Bobby Jackson, the older, fine-looking brother of my best friend, Charlie, lived a few houses up from Big Momma's. They were in the basement, Bobby and Charlie, polishing off two Cokes and a couple hoagies. My stomach growled as I watched them wolf down their feast. I explained my situation, Charlie nodding intently, hanging on every word, Bobby barely hearing me overtop the Sixers and Knicks game.

Finally, Clyde drove past Mad Dog Carter, laid the ball off to DeBussere, who kissed it off the glass into the hoop, past Billy C's outstretched hands. The game was over, and now I had Bobby's attention.

He kept shaking his head, fast at first, then slower. I was wearing him down. "Just one call," I kept saying. Said it so much, Charlie started saying it. Soon, it seemed like even Brent Musberger was saying it on the post game show.

Finally, he was all mine. He emptied the rest of his Coke, sat the bottle down hard, and looked at me. I smiled expectantly.

"I'll do it," he said with a grin. I met his grin with one twice as wide, my mind drifting to that beloved Hot Wheels set.

"But," he said, crashing my mood, "I need a favor."

I waited. Maybe this was the water to wine part.

It was all a misunderstanding, he explained. Old man Kearney thought that he had taken the two Cokes when actually he had paid for them when he paid for the sandwiches. Kearney, confused old dude he was, had forbidden Bobby from ever coming into his store again. Seeing that Kearney's was the only place within ten blocks that sold hoagies and Blue Sky soda, that would not do.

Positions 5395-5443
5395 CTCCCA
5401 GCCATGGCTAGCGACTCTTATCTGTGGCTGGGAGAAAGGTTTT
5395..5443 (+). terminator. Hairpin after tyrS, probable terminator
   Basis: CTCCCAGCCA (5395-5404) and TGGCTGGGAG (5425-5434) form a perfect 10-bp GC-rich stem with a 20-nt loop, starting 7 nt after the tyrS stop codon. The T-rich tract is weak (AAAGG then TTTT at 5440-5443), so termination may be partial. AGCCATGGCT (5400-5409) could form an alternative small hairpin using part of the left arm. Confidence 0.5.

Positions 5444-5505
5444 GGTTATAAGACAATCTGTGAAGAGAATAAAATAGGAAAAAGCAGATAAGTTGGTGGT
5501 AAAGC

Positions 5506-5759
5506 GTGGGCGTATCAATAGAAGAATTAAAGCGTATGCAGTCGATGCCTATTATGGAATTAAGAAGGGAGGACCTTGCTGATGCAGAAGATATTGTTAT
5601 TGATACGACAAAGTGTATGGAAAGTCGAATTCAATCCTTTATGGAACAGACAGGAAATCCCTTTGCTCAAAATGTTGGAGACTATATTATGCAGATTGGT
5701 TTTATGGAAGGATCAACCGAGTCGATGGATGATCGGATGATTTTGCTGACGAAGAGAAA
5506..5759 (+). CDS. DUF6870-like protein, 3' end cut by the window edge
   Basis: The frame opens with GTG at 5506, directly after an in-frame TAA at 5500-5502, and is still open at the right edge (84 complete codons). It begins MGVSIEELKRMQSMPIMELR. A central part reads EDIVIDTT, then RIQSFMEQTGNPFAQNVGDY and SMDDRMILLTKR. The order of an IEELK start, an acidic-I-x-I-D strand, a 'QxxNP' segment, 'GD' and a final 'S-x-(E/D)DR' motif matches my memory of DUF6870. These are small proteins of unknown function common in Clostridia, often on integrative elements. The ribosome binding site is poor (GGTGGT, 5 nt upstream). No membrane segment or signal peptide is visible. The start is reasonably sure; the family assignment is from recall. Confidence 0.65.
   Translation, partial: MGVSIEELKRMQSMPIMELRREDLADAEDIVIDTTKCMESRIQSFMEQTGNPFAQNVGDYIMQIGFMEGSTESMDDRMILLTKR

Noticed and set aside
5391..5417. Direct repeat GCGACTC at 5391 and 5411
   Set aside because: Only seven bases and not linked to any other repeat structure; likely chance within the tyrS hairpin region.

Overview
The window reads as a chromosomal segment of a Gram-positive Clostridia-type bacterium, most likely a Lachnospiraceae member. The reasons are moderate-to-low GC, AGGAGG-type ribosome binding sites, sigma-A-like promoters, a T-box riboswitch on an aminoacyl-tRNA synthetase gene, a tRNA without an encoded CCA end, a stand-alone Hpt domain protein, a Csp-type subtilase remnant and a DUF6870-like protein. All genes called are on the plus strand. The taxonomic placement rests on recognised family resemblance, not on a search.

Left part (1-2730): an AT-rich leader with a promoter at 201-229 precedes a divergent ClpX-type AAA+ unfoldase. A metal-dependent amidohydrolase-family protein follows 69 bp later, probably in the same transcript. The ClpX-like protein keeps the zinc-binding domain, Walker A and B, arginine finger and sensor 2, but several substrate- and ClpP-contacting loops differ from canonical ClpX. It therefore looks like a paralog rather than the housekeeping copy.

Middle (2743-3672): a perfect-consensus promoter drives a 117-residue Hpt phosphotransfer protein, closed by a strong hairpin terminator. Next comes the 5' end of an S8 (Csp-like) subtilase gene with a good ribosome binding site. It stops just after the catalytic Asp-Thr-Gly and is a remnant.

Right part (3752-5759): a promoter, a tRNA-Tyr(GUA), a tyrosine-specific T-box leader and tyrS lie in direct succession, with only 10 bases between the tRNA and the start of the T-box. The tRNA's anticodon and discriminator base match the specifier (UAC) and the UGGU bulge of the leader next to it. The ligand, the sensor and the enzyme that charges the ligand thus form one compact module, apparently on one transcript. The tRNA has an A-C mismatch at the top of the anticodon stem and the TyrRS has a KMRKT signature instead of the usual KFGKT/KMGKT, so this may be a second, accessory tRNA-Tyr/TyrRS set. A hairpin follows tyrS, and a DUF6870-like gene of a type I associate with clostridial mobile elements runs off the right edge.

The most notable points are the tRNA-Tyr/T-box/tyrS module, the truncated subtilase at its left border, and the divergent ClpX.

"Go talk to him, Brother," Bobby said. "Then, I'll give that nappy-headed girl a call." He laid a hand on the old Princess that sat by the couch.

"They'll listen to you, Brother, they like you," added Charlie.

Young, gifted and black. Sure can be a curse sometimes.

"All right, I'll be back," I said as I left the room. I knew Bobby likely copped those Cokes, but Mister Kearney did like me, and maybe I could get him off the hook.

Mister Kearney sat in his dark cave of a store like a big grouchy old bear, propped up on a too-small stool behind his counter, one hand on the register, one hand on a 33-inch baseball bat, just in case. Store so doggone dark, somebody new to the place would have to feel his or her way around to find anything. Mister Kearney said the light made him too hot. That it was the middle of winter didn't matter; it was like he was made of butter and would melt or something.